Redwood rounds on Euro court

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The Tory leadership contender John Redwood yesterday warned that people would be breaking the law by working more than 48 hours a week, if an imminent European Court case enforces British implementation of a Brussels directive, writes Anthony Bevins.

In the Commons on Thursday, five Tory Euro-sceptics flagged their acute interest in the issue with demands for a full-scale debate if the European Court rules against a Government challenge to the directive next week.

The Prime Minister reminded the House that he intended to fight for the strict letter of the Maastricht agreement, under which it had been accepted that the social protocol - which, Britain argues, covers the 48-hour working week - would not be smuggled into law under the cover of health and safety provisions of the treaty. In a veiled hint of further, beef-style non- cooperation ahead, he added: "Our colleagues in Europe need not expect that we will reach further agreements at the next intergovernmental conference unless, at that conference, they are prepared to restore the agreement that I reached at Maastricht."

However, Mr Redwood yesterday called for a tougher British stance, saying: "The Government should now look at other contingency plans. Britain should be prepared to keep this directive away from our shores, whatever the court may say."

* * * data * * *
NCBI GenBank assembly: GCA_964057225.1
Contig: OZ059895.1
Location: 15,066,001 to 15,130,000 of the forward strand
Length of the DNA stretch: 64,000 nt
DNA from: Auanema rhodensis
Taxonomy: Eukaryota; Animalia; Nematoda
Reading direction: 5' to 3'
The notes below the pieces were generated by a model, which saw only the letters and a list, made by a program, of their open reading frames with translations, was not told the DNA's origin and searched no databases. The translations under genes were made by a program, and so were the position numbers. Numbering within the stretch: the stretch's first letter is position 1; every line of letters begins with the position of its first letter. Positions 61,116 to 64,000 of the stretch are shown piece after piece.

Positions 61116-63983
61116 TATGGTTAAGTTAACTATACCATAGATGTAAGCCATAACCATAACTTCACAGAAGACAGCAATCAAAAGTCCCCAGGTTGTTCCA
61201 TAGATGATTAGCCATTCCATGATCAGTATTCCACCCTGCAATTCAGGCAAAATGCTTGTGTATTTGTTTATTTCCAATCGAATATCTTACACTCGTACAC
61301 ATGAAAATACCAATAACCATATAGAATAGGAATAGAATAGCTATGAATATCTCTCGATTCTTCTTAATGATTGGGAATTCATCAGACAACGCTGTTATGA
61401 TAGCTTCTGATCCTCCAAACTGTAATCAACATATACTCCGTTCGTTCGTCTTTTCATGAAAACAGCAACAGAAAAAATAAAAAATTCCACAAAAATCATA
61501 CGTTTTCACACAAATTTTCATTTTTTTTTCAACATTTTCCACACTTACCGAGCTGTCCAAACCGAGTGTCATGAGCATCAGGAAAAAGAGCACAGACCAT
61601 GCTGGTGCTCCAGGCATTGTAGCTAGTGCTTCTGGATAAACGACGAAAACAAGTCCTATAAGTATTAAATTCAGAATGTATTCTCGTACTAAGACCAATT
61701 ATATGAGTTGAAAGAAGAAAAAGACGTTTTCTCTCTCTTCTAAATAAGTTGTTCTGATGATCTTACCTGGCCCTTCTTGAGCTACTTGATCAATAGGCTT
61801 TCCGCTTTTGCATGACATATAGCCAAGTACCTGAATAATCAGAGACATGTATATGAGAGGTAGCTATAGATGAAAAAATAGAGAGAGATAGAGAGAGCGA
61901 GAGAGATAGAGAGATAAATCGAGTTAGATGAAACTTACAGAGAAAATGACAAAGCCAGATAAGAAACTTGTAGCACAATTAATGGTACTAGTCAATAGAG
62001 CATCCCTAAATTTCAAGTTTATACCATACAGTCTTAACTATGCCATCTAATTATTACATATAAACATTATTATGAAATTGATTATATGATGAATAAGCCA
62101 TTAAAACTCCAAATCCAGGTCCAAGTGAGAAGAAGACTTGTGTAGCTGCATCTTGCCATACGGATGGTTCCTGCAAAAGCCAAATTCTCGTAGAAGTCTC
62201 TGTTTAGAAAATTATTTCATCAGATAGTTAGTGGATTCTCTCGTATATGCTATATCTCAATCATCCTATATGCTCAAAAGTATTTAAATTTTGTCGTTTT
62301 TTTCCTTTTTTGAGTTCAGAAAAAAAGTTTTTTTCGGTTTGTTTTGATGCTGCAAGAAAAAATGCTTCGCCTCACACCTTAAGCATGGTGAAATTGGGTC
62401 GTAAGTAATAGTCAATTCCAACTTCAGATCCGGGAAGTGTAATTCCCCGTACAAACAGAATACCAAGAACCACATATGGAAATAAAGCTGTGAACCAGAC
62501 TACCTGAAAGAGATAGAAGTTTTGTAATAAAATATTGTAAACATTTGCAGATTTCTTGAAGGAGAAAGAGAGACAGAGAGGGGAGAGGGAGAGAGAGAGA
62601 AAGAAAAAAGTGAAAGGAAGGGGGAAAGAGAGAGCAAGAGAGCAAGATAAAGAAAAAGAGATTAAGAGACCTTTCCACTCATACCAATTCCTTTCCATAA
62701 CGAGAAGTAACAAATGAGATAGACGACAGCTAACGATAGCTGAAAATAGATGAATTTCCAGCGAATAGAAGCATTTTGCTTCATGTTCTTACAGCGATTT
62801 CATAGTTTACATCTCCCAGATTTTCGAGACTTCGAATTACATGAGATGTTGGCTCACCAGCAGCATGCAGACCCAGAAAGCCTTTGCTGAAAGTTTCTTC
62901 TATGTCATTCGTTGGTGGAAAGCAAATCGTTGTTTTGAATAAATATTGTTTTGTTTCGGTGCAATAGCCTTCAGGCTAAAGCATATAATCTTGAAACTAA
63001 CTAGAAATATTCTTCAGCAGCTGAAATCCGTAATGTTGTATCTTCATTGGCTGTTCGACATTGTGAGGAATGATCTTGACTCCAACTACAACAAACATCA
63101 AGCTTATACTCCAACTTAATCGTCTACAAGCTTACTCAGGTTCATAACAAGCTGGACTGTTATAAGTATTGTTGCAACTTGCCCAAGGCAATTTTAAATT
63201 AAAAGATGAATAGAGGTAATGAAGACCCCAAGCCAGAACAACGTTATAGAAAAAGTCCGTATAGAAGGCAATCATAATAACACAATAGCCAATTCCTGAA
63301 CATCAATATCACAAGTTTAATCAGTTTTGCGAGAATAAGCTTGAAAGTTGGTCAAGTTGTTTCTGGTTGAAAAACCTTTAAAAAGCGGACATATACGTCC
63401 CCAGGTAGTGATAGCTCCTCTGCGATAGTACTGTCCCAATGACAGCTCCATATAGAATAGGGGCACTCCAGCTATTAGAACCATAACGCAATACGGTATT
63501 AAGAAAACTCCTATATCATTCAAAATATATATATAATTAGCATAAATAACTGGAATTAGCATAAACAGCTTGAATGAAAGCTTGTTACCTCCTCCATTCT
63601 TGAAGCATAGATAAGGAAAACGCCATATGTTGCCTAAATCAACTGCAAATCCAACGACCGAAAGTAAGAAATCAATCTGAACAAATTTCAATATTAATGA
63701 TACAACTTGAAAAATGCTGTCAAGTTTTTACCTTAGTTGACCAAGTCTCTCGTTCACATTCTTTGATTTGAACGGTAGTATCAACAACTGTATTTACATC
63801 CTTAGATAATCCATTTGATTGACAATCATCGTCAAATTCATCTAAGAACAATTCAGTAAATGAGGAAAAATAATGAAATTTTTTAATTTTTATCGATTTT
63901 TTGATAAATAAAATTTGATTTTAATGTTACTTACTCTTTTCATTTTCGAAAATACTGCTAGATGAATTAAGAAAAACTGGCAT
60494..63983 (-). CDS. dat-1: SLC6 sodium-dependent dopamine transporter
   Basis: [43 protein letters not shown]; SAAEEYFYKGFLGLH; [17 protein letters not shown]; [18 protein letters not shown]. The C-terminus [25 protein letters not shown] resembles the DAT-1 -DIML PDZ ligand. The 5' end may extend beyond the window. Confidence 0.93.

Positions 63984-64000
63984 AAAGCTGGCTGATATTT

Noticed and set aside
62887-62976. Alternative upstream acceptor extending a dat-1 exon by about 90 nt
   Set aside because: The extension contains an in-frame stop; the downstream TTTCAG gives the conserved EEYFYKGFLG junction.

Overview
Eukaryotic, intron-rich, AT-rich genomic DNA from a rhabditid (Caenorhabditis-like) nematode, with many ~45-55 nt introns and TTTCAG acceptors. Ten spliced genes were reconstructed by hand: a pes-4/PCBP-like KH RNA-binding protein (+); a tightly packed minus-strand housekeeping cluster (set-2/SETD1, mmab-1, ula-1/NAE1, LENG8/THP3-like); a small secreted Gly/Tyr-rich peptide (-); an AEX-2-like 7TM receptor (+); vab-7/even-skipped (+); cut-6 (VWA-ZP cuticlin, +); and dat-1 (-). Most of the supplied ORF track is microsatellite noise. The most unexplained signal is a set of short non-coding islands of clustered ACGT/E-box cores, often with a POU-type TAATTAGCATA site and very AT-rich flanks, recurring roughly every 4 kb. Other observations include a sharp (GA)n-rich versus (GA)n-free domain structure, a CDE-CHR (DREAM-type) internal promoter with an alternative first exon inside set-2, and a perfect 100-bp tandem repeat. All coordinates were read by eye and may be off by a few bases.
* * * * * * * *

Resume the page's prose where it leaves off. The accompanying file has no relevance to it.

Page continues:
He told a Conservative meeting in West Derbyshire that the working week directive would ban or limit the amount of overtime people could work.

"Far from protecting people at work, " he said, "it would make it illegal for them to work longer hours for more money. An employer would have to say 'No' to an employee who wanted extra overtime.

"It would be an especially cruel blow to workers in seasonal employment, who need to work long hours when the opportunity is available. It would also mean some of us would have to break the law if we wanted to carry on working more than 48 hours a week in order to do a good job."

The Tory Euro-sceptics plan to launch a national campaigning group at the Conservative Party conference this autumn. The new body - Conservatives Against a Federal Europe - is designed to take advantage of what the Tory dissidents see as the growing tide of public opposition to closer EU ties. It will be unveiled by the Westminster Group of Eight former whipless Tory MPs at their fringe meeting at the party conference in Bournemouth, in October.